Zeolite Cation Exchange

The Cation Exchange Capacity

Zeolites are also often referred to as molecular sieves. The term 'molecular sieve' refers to the particular unique property Zeolites in their ability to selectively sort molecules based primarily on their size and electrochemical charge. The fact that the Zeolites are formed from alkaline salts has impacted in them a natural, strong, negative charge, called its cation exchange capacity 'CEC'. Each deposit has its own different CEC that is peculiar to that particular Zeolite deposit.

The possibility to attract an dhold positively charged cations at ease through their open cage structure gives Zeolites their great advantage to act as natural sieves or filters for many heavy metal cations and other molecules that carry positive charges. To use a layman's explanation, it has an action similar to a magent attracting iron filings and holding them there.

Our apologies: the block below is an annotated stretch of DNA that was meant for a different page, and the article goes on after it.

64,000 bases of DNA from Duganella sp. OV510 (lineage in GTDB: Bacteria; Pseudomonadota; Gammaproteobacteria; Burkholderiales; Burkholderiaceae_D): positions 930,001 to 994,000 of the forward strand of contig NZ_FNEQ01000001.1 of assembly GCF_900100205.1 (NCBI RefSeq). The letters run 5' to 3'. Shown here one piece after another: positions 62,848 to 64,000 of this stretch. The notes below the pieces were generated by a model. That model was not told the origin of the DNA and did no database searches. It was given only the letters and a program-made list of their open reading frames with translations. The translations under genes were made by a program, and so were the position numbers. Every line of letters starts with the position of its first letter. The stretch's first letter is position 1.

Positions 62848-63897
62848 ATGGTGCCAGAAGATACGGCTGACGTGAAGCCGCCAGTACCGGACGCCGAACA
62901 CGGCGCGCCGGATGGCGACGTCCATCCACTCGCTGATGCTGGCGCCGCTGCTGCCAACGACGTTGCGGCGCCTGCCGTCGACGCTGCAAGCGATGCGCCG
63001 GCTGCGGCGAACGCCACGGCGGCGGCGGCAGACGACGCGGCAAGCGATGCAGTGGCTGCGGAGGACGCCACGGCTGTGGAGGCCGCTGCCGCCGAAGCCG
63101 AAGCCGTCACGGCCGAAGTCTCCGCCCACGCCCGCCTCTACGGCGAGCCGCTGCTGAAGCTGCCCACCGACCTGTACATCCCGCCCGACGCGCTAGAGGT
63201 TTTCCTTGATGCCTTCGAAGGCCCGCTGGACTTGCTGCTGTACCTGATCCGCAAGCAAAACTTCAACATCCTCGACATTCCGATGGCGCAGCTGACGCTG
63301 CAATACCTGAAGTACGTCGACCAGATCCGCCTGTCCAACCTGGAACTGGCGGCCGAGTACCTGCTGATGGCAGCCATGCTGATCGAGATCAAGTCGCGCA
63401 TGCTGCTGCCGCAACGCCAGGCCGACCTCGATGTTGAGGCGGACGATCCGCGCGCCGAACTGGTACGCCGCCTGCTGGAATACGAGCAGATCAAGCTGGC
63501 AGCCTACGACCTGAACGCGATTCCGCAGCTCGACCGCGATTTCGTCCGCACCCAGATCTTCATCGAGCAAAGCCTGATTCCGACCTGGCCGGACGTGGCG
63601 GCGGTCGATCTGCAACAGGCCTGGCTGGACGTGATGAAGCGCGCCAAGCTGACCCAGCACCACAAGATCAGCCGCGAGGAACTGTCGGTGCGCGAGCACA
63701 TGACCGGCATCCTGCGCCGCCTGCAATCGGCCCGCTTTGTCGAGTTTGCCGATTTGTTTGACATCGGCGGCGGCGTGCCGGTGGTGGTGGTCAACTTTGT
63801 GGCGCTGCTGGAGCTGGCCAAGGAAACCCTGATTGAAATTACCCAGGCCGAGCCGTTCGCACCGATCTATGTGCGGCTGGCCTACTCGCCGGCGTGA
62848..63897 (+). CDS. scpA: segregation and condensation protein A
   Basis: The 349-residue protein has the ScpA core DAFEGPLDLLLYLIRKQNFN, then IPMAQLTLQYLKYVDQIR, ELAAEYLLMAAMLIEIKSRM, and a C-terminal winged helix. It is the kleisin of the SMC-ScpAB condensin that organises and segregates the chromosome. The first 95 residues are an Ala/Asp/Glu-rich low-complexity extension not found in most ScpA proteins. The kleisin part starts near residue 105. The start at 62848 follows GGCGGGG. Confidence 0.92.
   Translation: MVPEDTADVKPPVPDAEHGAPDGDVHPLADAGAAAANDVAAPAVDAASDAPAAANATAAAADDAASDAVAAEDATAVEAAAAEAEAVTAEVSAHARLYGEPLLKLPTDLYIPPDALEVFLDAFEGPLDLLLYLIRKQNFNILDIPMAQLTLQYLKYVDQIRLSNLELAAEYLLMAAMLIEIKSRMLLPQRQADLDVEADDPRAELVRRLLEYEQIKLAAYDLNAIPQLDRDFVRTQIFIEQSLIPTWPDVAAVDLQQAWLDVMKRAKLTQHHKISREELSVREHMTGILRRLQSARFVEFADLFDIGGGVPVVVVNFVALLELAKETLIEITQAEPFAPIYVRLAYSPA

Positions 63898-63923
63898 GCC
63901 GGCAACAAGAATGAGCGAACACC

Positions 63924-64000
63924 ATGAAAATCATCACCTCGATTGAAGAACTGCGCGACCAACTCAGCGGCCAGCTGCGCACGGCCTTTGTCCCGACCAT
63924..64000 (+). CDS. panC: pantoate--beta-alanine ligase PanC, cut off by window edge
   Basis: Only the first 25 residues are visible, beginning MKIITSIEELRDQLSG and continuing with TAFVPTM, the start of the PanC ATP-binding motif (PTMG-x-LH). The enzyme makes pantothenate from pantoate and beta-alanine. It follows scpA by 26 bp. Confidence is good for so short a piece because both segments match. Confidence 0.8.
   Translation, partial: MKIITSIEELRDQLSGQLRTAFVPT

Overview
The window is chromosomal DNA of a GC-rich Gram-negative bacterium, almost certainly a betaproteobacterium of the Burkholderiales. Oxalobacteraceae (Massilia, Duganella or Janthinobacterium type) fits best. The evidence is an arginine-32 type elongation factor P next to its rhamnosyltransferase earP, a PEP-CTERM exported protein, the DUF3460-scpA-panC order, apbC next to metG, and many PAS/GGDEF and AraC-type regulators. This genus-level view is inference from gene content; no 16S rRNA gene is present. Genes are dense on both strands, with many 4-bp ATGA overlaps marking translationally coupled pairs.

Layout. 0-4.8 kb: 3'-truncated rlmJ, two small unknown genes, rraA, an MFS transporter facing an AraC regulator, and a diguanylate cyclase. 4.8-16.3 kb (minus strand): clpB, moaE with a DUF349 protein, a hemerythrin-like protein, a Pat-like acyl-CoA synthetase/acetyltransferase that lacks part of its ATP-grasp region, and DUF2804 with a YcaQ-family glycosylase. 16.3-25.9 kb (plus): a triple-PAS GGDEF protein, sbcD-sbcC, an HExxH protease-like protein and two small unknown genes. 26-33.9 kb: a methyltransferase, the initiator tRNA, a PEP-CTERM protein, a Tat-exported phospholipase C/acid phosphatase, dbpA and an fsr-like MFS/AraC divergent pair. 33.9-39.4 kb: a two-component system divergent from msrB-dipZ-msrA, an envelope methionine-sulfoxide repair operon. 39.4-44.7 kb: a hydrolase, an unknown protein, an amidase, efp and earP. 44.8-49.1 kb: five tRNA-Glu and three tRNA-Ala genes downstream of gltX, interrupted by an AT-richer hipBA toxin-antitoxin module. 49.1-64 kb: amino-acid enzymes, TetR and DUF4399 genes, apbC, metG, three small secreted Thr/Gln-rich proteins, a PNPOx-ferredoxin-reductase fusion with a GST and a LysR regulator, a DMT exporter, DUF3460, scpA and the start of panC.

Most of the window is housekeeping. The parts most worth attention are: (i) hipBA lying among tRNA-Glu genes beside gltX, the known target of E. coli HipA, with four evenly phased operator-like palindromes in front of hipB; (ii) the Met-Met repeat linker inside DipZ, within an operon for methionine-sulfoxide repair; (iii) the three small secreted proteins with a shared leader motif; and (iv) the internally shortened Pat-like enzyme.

The CEC is measured in milli-equivalents per 100gms (meq/100g). This measurement is expressing the negative charge of the structure (cage) so that there is a difference between the amount of the positive charged (ie 1+, 2+,3+) cations and molecules that are needed to balance (neutralise) the cages negative charge.

The higher the negative charge, the higher the CEC. The higher the CEC, the stronger the attration and the more cations and other positively charged molecules that can be held in the cages.

Natural Zeolites can accommodate a wide variety of cations. For example, the heavy metals aluminium, lead, mercury, nickel, copper, barium, iron, zinc, chromium. Others such as sodium, potassium, calcium, magnesium and many other molecules which carry a positive charge. These positive ions are rather loosely held and can readily be exchanged for others in a contact solution.